The Public Health Writing Umbrella

Writing Clear, Direct, Succinct Prose Is Rarely Simple or Quick

Public health writing is deceptively difficult. At its best, it is simple, clear, and succinct. It gives the impression of having been effortless to write. But the opposite is usually true. A piece of writing that is concise, clear, and a pleasure to read is usually the final of many iterations, revised over time (and often with a certain amount of angst). Writing prose that others appreciate, willingly read, and learn from is deeply gratifying. But, just as often, writing can be a frustrating, lonely, tedious, time-consuming process.

You might be thinking, all writing is difficult, time-consuming, and frustrating, so public health writing is no different. That’s true. Writing demands focus, courage, discipline, humility, patience, and more time than you ever want to give it. The difference, as introduced in an earlier post, is that public health writing can be especially daunting because we are writing for a reader who is looking for information packaged in prose that is clear, concise, accurate, and engaging. We need to be vigilant about not wasting words and paying attention to how our message is landing.

Taking Care of  Your Bewildered Reader

Does the reader understand easily? Does she want to keep reading? Does she feel like the time she spends reading will be a worthwhile use of her time. The answer to these questions takes root in our sentences, how we structure them, and the words we use. Lazy or muddled language can have, as we have seen again and again with messaging about Covid prevention and vaccination, real-world consequences.

For me, this quote from E.B. White’s introduction to the fourth edition of The Elements of Style says it all. He is writing about William Strunk — White’s professor, colleague, and the original author of this timeless guide: “Will felt that the reader was in serious trouble most of the time, floundering in a swamp, and that it was the duty of anyone attempting to write English to drain this swamp quickly and get the reader up on dry ground, or at least throw them a rope. . . . I have tried to hold steadily in mind this belief of his, this concern for the bewildered reader.”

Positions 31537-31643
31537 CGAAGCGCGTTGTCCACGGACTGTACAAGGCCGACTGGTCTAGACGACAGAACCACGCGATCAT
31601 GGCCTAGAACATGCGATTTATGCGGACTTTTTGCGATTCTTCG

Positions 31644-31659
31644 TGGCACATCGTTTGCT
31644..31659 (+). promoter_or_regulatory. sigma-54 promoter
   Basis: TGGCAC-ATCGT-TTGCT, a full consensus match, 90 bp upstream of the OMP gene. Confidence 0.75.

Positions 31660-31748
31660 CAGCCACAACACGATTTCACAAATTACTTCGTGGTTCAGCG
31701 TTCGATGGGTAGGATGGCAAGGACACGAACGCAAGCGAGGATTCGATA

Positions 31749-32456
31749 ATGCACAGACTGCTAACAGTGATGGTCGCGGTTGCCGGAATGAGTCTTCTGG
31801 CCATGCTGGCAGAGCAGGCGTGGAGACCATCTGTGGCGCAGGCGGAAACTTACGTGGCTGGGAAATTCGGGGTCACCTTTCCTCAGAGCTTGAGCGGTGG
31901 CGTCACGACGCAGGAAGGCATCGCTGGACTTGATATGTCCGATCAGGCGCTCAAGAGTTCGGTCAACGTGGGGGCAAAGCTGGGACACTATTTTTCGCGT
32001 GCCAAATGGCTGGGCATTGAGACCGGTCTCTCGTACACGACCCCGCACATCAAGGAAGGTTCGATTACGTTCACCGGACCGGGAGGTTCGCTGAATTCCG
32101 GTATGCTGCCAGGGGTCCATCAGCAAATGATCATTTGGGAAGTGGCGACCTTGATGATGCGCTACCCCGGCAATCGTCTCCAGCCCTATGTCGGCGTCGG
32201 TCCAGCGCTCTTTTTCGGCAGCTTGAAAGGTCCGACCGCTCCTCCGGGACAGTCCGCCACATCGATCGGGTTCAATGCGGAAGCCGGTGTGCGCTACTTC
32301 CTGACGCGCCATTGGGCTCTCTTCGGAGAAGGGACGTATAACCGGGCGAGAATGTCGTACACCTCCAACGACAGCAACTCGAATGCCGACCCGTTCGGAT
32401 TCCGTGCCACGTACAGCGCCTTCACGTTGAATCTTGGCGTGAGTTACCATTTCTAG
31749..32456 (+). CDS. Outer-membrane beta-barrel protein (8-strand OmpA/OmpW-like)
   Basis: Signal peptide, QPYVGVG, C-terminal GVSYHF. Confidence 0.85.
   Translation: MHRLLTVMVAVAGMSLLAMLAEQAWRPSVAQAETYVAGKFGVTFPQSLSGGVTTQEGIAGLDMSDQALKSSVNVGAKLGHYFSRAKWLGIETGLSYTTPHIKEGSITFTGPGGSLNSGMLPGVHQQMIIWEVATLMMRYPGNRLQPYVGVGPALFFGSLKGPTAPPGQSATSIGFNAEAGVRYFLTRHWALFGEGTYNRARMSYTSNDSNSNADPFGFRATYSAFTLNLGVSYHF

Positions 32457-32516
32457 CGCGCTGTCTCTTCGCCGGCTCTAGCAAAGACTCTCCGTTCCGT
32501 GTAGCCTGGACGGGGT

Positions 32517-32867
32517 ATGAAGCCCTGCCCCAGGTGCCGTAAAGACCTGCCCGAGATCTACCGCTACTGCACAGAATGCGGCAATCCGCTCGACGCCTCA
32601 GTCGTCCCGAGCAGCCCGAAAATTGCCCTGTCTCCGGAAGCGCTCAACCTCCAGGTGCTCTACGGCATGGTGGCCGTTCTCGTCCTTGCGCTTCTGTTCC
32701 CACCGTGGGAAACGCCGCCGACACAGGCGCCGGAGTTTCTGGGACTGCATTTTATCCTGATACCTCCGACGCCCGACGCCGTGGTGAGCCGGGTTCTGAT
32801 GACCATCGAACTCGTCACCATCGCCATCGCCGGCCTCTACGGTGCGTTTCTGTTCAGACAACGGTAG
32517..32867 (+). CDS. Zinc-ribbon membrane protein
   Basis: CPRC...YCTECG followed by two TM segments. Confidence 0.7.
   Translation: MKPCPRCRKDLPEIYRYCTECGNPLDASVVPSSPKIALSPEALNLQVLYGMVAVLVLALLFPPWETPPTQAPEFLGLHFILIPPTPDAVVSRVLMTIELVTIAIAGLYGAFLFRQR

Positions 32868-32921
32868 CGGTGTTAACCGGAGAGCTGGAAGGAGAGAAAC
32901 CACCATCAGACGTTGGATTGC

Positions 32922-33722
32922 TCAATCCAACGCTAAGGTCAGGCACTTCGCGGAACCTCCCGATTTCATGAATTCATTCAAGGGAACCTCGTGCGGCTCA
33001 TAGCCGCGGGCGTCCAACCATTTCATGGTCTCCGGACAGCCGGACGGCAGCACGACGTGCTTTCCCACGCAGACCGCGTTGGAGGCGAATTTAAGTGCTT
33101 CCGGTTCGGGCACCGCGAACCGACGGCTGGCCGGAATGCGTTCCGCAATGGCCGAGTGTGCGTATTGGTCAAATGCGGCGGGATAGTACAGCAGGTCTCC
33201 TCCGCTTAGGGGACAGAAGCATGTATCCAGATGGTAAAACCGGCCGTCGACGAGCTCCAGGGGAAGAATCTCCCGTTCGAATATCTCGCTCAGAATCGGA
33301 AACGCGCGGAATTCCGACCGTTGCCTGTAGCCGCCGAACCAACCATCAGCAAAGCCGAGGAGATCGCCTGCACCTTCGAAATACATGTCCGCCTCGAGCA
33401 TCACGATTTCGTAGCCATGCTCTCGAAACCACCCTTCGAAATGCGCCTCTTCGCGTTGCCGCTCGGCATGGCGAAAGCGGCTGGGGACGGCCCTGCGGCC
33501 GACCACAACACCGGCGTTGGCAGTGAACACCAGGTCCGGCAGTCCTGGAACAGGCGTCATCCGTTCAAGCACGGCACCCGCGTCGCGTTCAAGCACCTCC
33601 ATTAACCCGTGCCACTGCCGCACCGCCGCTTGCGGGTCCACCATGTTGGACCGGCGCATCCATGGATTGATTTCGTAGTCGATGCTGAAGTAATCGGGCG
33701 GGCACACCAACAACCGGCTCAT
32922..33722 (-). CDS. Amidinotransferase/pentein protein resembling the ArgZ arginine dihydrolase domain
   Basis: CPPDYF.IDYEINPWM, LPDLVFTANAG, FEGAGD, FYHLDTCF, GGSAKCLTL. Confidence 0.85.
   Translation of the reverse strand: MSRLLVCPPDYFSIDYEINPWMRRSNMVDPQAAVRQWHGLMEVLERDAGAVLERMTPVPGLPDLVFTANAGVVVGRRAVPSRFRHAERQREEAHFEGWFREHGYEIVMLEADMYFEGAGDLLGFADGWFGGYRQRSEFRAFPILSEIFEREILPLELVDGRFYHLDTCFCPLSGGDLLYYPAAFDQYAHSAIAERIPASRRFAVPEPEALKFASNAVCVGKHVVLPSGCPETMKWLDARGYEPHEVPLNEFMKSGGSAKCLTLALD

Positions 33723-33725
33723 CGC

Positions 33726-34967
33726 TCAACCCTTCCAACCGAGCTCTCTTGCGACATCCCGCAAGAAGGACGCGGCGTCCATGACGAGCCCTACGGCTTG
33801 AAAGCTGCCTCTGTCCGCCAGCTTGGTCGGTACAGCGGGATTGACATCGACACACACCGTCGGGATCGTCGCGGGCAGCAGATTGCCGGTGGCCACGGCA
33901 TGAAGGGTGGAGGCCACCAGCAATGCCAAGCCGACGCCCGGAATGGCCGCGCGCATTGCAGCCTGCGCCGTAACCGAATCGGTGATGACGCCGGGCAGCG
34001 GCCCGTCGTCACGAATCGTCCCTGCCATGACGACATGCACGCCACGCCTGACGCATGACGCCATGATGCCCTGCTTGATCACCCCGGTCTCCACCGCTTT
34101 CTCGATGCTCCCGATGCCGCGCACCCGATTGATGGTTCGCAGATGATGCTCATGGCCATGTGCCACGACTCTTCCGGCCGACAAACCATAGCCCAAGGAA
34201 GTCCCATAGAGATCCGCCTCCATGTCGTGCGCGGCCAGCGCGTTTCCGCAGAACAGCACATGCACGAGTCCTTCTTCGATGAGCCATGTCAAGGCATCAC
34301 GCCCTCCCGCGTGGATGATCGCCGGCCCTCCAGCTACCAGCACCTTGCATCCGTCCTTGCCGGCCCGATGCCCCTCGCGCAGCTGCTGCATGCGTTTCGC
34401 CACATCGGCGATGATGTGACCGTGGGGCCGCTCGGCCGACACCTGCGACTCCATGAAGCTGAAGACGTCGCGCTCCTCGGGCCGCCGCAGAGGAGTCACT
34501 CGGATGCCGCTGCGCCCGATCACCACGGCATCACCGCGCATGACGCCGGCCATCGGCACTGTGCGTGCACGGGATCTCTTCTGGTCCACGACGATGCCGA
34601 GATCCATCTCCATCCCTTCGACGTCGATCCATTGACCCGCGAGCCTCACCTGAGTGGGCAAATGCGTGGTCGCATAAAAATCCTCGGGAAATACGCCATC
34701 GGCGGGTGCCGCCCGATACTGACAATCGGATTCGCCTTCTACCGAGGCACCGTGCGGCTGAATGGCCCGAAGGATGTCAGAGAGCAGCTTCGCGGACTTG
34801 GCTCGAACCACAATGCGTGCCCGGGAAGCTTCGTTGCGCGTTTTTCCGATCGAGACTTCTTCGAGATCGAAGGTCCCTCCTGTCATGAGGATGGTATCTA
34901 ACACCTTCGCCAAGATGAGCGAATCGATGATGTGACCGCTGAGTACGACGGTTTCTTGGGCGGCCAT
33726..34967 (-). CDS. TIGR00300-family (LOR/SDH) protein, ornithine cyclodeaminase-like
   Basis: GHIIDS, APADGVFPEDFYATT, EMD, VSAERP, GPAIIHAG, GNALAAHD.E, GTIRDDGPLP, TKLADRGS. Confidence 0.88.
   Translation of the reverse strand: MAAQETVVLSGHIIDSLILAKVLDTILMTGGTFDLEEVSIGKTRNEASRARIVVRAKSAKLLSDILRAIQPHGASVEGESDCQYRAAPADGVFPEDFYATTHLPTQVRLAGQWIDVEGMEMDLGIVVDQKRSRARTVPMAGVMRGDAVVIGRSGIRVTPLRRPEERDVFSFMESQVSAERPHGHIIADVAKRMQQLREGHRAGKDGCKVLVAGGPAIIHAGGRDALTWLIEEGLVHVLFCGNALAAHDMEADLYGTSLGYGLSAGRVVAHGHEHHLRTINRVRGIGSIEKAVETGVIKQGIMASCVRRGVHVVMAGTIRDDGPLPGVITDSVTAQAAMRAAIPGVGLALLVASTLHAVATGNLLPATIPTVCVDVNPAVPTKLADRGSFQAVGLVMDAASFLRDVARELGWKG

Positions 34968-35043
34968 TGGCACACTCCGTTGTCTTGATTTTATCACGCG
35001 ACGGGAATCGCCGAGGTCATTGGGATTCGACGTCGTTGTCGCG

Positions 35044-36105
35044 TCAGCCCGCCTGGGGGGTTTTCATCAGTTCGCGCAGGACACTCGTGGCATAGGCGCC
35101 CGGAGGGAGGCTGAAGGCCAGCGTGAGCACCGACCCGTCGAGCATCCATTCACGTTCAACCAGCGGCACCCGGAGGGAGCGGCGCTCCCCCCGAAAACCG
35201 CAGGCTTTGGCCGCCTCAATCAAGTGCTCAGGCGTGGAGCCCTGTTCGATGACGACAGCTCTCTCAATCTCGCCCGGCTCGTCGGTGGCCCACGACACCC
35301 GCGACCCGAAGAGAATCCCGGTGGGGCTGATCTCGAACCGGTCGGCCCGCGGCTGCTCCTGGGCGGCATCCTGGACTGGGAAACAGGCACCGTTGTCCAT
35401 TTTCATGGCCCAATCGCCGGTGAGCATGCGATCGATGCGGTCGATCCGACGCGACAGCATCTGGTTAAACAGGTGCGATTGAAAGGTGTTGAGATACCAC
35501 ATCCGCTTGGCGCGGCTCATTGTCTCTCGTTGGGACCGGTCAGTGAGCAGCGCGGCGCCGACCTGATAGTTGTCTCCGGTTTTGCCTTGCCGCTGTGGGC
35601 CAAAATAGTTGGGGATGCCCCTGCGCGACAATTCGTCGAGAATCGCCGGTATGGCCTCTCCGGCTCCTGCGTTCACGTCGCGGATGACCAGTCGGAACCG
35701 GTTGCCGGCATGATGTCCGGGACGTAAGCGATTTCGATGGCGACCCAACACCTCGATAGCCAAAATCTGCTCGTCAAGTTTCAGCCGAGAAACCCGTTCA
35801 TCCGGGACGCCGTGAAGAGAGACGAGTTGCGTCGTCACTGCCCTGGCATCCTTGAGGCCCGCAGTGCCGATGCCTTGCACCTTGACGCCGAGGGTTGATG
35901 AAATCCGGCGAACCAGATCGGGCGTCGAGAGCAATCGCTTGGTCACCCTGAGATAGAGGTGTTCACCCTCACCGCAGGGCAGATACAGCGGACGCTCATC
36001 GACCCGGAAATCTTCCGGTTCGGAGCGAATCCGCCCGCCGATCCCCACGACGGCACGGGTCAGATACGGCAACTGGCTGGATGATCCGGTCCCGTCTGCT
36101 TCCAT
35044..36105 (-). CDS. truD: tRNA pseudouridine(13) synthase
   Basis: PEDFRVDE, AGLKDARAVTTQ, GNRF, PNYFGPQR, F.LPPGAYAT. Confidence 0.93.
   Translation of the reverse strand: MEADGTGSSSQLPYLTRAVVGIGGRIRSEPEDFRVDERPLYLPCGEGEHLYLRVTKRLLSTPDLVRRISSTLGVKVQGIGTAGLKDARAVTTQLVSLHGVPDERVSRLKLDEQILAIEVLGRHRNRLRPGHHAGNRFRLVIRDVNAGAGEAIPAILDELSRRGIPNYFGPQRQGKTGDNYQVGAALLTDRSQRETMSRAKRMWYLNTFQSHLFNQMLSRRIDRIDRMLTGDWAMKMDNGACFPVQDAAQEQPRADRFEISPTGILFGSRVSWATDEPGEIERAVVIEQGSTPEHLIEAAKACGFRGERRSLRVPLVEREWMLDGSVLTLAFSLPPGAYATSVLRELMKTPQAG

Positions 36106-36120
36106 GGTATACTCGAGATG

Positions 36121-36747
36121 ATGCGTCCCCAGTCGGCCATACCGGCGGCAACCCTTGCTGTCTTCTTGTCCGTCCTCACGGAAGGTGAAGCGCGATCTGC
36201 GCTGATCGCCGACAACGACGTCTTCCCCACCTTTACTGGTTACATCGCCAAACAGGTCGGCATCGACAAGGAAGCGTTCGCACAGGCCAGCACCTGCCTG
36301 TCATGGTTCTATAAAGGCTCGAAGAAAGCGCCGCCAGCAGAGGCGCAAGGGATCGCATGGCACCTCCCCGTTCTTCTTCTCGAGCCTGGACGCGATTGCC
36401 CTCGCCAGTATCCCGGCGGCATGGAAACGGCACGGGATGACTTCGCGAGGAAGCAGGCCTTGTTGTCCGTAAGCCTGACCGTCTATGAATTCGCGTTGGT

The other complication is that those of us who work in public health have no single genre, audience, language, or voice we can pinpoint as ours. Rather, we must be able to write many types of documents for many types of readers for a wide variety of purposes. The types of documents we write include: policy briefs, peer-reviewed journal articles, scripts for health campaigns, proposals for funding, protocols to get institutional review board clearance to start a research project, literature reviews, email, Tweets, Instagram posts.

This is by no means a comprehensive list. Every time I host a workshop on public health writing, I ask participants what type of writing they do most frequently in their classes or jobs. I hear about all the genre’s listed here, and I inevitably learn about one or two I’ve never heard of.

So how does one set about mastering the many different types of documents that fall under the umbrella of public health writing. My answer is simple (again belying the very real challenge):

  • Learn by doing;
  • Read the instructions — again, and again, and again;
  • Ask questions — When in doubt about any aspects of the instructions talk to your professor, teaching assistant, supervisor, grant coordinator/program officer, the person most knowledgeable about the project you are working on;
  • Talk to colleagues — ask if they have written the type of document you are working on, ask them for their writing tips, ask about their writing process;
  • Use the internet to find descriptions, guidelines, and sample outlines then adapt as needed — The Purdue OWL (Online Writing Lab) has extensive resources for professional and technical writers that are relevant to public health.
  • Start early to give yourself time for revision
  • Share your draft with peers, writing coaches, or even friends for feedback on clarity, readability, etc.

And here we are, back at deliberate practice.

Each type of document has some standard expectations about language and organization and, over the course of our careers, we get familiar with some of the basic formulas. But we are never on completely firm ground because reader expectations differ, sometimes dramatically. For instance, a policy brief can look very different depending on the subject matter, purpose, and audience expectations. You, the author, are always adapting outlines and formats typical to the genre.

Author: Jennifer Beard

Director of the Public Health Writing Program

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